Recognition Lag

AAA

DEFINITION of 'Recognition Lag'

The time lag between when an actual economic shock, such as sudden boom or bust occurs, and when it is recognized by economists, central bankers and the government.

The recognition lag is studied in conjunction with implementation lag and response lag, two other measures of time lags within an economy. Recognition lags may be days, weeks, or months, depending on the nature and severity of the economic shock or shift.

INVESTOPEDIA EXPLAINS 'Recognition Lag'

Followers of the market are familiar with the phenomenon of when economists signal a recession in the economy several months after it has actually begun. This is because it can take several months for data metrics that are studied to predict economic shifts to be aggregated and published for the investing public.

RELATED TERMS
  1. Discount Rate

    The interest rate charged to commercial banks and other depository ...
  2. Recession

    A significant decline in activity across the economy, lasting ...
  3. Implementation Lag

    The time lag between when a macroeconomic shock or other adverse ...
  4. Discount Window

    Credit facilities in which financial institutions go to borrow ...
  5. Federal Reserve Board - FRB

    The governing body of the Federal Reserve System. The seven members ...
  6. Monetary Policy

    The actions of a central bank, currency board or other regulatory ...
RELATED FAQS
  1. No results found.
Related Articles
  1. Bonds & Fixed Income

    Breaking Down The Fed Model

    Learn what pundits mean when they say that stocks are undervalued according to the Fed model.
  2. Personal Finance

    How The U.S. Government Formulates Monetary Policy

    Learn about the tools the Fed uses to influence interest rates and general economic conditions.
  3. Options & Futures

    Explaining The World Through Macroeconomic Analysis

    From unemployment and inflation to government policy, learn what macroeconomics measures and how it affects everyone.
  4. Economics

    The Importance Of Inflation And GDP

    Learn the underlying theories behind these concepts and what they can mean for your portfolio.
  5. Investing Basics

    Interest Rates And Your Bond Investments

    By understanding the factors that influence interest rates, you can learn to anticipate their movement and profit from it.
  6. Investing

    Looking To Invest In the Third-Largest Pharmacy?

    Rite Aid Corporation's $4 billion purchase of the Eckerd retail pharmacy chain during the Great Recession might not have been its savviest decision.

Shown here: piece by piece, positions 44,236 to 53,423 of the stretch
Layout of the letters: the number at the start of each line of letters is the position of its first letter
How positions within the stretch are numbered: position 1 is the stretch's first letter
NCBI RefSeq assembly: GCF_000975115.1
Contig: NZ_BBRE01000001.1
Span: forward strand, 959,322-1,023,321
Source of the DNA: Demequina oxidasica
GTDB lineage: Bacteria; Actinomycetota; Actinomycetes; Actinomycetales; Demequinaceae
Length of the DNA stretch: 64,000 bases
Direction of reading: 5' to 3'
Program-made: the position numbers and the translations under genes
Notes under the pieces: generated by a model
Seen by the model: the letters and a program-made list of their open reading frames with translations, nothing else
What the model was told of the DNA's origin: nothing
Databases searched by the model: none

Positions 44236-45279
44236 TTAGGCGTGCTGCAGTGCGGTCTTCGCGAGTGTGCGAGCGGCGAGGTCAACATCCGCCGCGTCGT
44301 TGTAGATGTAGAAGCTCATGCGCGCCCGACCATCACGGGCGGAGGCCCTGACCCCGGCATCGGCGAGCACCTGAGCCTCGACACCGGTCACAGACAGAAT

7. Economics

    What's Demand Elasticity?

    Demand elasticity is the measure of how demand changes as other factors change. Demand elasticity is often referred to as price elasticity of demand because price is most often the factor used ...
  8. Economics

    Law of Supply

    The law of supply is one of the most fundamental principles in microeconomics. According to the law of supply, for all other things remaining constant, the higher the price of a good or service, ...
  9. Economics

    What's a Subsidy?

    A subsidy is a benefit given to an individual, business or institution, typically by the government. Subsidies are given to promote a social good or an economic policy. The government usually ...
  10. Economics

    What's Stagflation?

    Stagflation is the term for an economic period of slow growth, relatively high unemployment and rising prices. Other indicators of stagflation are reductions in gross domestic product and other ...

You May Also Like

Hot Definitions
  1. Prepaid Expense

    A type of asset that arises on a balance sheet as a result of business making payments for goods and services to be received ...
  2. Gordon Growth Model

    A model for determining the intrinsic value of a stock, based on a future series of dividends that grow at a constant rate. ...
  3. Cost Accounting

    A type of accounting process that aims to capture a company's costs of production by assessing the input costs of each step ...
  4. Law Of Supply

    A microeconomic law stating that, all other factors being equal, as the price of a good or service increases, the quantity ...
  5. Investment Grade

    A rating that indicates that a municipal or corporate bond has a relatively low risk of default. Bond rating firms, such ...
  6. Fringe Benefits

    A collection of various benefits provided by an employer, which are exempt from taxation as long as certain conditions are ...
Trading Center